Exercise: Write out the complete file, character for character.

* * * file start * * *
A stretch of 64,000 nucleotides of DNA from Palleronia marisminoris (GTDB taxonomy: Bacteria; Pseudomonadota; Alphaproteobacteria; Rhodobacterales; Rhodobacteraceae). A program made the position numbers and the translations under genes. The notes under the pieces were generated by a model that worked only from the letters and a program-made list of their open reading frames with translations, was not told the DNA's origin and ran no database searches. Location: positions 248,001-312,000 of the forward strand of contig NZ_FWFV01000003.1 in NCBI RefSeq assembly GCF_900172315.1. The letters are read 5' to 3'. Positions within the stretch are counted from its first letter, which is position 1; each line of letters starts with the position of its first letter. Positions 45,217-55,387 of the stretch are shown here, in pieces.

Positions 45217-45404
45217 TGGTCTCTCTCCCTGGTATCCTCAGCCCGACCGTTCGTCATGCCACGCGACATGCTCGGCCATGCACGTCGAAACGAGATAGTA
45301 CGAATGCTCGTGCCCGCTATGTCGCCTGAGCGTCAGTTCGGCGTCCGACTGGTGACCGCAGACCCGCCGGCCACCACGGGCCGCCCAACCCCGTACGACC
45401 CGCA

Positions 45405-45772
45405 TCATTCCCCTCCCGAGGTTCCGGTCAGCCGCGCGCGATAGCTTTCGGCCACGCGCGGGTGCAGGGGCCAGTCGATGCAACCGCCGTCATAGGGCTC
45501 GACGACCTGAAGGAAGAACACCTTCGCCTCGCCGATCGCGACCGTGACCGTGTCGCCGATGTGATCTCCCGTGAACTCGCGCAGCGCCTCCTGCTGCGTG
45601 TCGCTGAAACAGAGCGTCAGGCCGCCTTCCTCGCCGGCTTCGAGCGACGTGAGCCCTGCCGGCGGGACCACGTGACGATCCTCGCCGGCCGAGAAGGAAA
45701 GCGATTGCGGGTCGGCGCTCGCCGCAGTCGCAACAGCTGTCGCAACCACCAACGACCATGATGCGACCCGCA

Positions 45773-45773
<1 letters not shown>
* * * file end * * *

A stretch of 64,000 nucleotides of DNA from Palleronia marisminoris (GTDB taxonomy: Bacteria; Pseudomonadota; Alphaproteobacteria; Rhodobacterales; Rhodobacteraceae). A program made the position numbers and the translations under genes. The notes under the pieces were generated by a model that worked only from the letters and a program-made list of their open reading frames with translations, was not told the DNA's origin and ran no database searches. Location: positions 248,001-312,000 of the forward strand of contig NZ_FWFV01000003.1 in NCBI RefSeq assembly GCF_900172315.1. The letters are read 5' to 3'. Positions within the stretch are counted from its first letter, which is position 1; each line of letters starts with the position of its first letter. Positions 45,217-55,387 of the stretch are shown here, in pieces.

Positions 45217-45404
45217 TGGTCTCTCTCCCTGGTATCCTCAGCCCGACCGTTCGTCATGCCACGCGACATGCTCGGCCATGCACGTCGAAACGAGATAGTA
45301 CGAATGCTCGTGCCCGCTATGTCGCCTGAGCGTCAGTTCGGCGTCCGACTGGTGACCGCAGACCCGCCGGCCACCACGGGCCGCCCAACCCCGTACGACC
45401 CGCA

Positions 45405-45772
45405 TCATTCCCCTCCCGAGGTTCCGGTCAGCCGCGCGCGATAGCTTTCGGCCACGCGCGGGTGCAGGGGCCAGTCGATGCAACCGCCGTCATAGGGCTC
45501 GACGACCTGAAGGAAGAACACCTTCGCCTCGCCGATCGCGACCGTGACCGTGTCGCCGATGTGATCTCCCGTGAACTCGCGCAGCGCCTCCTGCTGCGTG
45601 TCGCTGAAACAGAGCGTCAGGCCGCCTTCCTCGCCGGCTTCGAGCGACGTGAGCCCTGCCGGCGGGACCACGTGACGATCCTCGCCGGCCGAGAAGGAAA
45701 GCGATTGCGGGTCGGCGCTCGCCGCAGTCGCAACAGCTGTCGCAACCACCAACGACCATGATGCGACCCGCA

Positions 45773-45773
<1 letters not shown>